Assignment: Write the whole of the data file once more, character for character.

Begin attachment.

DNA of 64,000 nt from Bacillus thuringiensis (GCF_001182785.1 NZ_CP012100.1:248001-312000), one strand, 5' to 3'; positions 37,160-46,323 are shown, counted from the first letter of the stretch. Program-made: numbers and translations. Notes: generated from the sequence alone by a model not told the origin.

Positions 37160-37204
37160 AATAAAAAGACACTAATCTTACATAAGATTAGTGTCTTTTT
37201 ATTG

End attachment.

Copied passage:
DNA of 64,000 nt from Bacillus thuringiensis (GCF_001182785.1 NZ_CP012100.1:248001-312000), one strand, 5' to 3'; positions 37,160-46,323 are shown, counted from the first letter of the stretch. Program-made: numbers and translations. Notes: generated from the sequence alone by a model not told the origin.

Positions 37160-37204
37160 AATAAAAAGACACTAATCTTACATAAGATTAGTGTCTTTTT
37201 ATTG